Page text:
AO has found that by tapping the entrepreneurial instincts of its researchers, it is getting a high level of enthusiasm and knowledgeability from the researchers who become very personally involved with new product ideas. This, in turn, makes them extremely valuable marketing representatives with the eyecare professionals - especially with highly technical products.
Optical manufacturing is a highly labor-intensive business and AO is now making use of worker’s councils, employee Town Meetings and other worker participation techniques to assure clear channels of communication between management and production workers.
“Nobody has a corner on good ideas,” President Lewis points out. “We want to make sure that we don’t let any of our employees’ ideas go to waste.”
One example is the lens plant - the traditional backbone of AO’s business. By simply explaining to the workers the cost to the company of the historically “standard” spoilage rates in the lens manufacturing operation, a grass-roots movement was initiated to see if the loss couldn’t be reduced.
Within months the spoilage dropped dramatically at an annual savings to the company of several million dollars. It had been assumed, for many years, that a high spoilage rate was an inevitable result of high-speed production practices. An unlooked for dividend was that lens production per worker has gone up as spoilage rates dropped.
The latest development in formalized employee-management communication is the introduction of a voluntary “Quality Circle” employee organization in the distribution department of the people who deal by telephone with AO’s customers, principally wholesalers and distributors.
At AO, Distribution functions on
two levels. Half of the operation is customer communications and the other
half is warehousing and order fulfillment.
The Southbridge company stocks a dizzying array of lenses, contact lenses, frames, safety products, tool, parts and cleaning agents. In the words of Charles “Skip” Annett, director if distribution, “The opportunities for errors in order-filling are astronomical.”
That’s especially true when you realize that virtually all non-bulk orders received by 3 p.m. are processed, documented, picked, wrapped and shipped the day they are received.
The Distribution Department has always been noted for its gung-ho performance, so it was a natural place to introduce the Quality Circle concept.
Annett says the circles, in place only two months, have already shown results by improving customer service in several areas, and he cites one example.
“Our function is to take orders and ship product,” Annett explained. “The pricing is a separate function handled in a different department. It used to be that when a customer called in on our “ordering” WATS line to ask for price information, we would tell him he had to call a different number, etc.
“However, after one of our Quality Circle groups pointed out that this practice was confusing and annoying to our customers - and not worth the few dollars a month it saved us on our phone bill - we changed our procedure and now transfer the customer directly to the pricing department.”
Linda Bouthillier, a lead person in one of the Customer Representative Quality Circles agrees with him that the circles are working and are very popular with most of her workers.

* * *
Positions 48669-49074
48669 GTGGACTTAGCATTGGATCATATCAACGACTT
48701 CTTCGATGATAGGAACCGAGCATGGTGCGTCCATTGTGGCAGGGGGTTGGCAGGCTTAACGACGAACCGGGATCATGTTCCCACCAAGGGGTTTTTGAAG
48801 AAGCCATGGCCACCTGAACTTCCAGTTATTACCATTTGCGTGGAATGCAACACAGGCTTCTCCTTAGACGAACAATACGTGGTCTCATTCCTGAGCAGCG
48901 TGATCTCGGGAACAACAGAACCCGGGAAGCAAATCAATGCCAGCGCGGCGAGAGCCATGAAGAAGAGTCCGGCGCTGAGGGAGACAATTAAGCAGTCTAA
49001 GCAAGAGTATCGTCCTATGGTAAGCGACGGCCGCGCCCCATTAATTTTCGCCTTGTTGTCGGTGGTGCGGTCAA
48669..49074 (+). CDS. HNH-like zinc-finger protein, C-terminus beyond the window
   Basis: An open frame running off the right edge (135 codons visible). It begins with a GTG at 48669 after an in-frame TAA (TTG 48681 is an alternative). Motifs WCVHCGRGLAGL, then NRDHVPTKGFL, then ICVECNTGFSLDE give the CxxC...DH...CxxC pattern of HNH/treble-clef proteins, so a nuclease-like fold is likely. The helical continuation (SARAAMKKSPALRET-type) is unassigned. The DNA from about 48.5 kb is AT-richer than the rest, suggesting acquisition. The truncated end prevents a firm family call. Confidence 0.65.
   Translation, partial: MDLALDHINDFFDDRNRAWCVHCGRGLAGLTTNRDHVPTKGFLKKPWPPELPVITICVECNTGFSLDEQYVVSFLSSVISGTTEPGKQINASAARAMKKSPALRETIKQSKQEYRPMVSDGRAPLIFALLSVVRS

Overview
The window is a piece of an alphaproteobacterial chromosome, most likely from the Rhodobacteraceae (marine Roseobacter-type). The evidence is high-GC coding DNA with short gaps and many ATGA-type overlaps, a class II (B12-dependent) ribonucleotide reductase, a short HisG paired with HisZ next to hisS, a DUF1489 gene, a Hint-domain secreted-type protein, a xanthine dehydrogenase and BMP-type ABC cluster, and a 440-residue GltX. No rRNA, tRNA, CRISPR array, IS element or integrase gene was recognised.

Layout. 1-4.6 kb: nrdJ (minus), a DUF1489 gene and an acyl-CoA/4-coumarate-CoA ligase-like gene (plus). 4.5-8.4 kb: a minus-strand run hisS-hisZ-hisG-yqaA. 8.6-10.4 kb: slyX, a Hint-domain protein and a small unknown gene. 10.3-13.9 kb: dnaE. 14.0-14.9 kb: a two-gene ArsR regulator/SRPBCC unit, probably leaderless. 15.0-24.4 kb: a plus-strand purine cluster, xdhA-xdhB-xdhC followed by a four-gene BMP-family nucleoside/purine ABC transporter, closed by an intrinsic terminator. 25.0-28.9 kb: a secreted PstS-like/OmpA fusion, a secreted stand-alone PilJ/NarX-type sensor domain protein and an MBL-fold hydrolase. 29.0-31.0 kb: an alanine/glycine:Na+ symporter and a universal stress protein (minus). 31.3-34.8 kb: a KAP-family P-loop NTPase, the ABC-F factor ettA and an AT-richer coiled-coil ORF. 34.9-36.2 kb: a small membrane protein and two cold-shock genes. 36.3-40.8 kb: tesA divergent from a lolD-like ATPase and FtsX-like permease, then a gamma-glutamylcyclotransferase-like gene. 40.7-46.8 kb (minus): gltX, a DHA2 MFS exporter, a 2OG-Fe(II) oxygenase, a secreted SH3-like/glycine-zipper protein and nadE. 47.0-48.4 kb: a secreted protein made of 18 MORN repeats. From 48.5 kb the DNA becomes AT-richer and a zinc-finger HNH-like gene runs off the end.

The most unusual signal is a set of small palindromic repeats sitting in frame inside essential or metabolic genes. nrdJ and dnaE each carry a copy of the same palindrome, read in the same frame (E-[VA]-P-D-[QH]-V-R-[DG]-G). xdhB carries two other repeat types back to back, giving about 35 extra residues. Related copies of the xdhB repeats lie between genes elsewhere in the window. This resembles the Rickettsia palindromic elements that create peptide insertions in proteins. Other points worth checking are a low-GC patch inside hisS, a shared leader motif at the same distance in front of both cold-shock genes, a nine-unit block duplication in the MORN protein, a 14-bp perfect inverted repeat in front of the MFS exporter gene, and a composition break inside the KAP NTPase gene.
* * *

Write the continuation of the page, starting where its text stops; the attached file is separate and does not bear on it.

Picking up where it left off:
The Quality Circle project she’s proudest of is the mailing piece her group designed to send to their customers. Every representative has her own group of customers she talks with on the phone every day, and warm business relationships grow out of this contact.
Secondly, there are questions about shipping times and methods, questions on policy and questions about where to get information that keeps cropping up every day.
Linda and her associates designed and wrote a three-color poster with maps, charts, phone numbers and policy points that is designed to be hung near the customer’s phone. The poster was designed with a space where each representative could paste a color picture of herself (supplied by AO photographer Marcia A. Meinsma), and room for her to sign her own name to a personalized letter written by the group. The finished product printed by a commercial printer makes a handsome combination mailer and poster.
“We get many requests for pictures from our customers,” Linda says, “so this personalized chart helps us achieve closer relations with them. It also provides our customers with information about the company that is useful to them at the time they are ordering.”
AO is still located where it was founded nearly 150 years ago, but it has come a long way since then and is alive and well on the banks of the Quinebaug. Its economic health is a tribute to the imaginative leadership of President Lewis and his philosophy of “smarter and leaner” and the high morale of its workers.
This is typified by the T-shirts, painted by one of the workers in the lens plant, which carry snappy slogans such as “Get Smart, Buy American” on the front and on the back the new AO “American System” logo. The AO workers voluntarily and enthusiastically responded to the American System theme and concept of “Buy American” when they received copies of trade ads at home.
“Customer response to the AO ‘Buy
American’ marketing campaign also has been extremely satisfying,” adds
1999 Photo of John Young (Founder of the AO Museum and former AO Employee) holding up the T-shirt mentioned in the above article.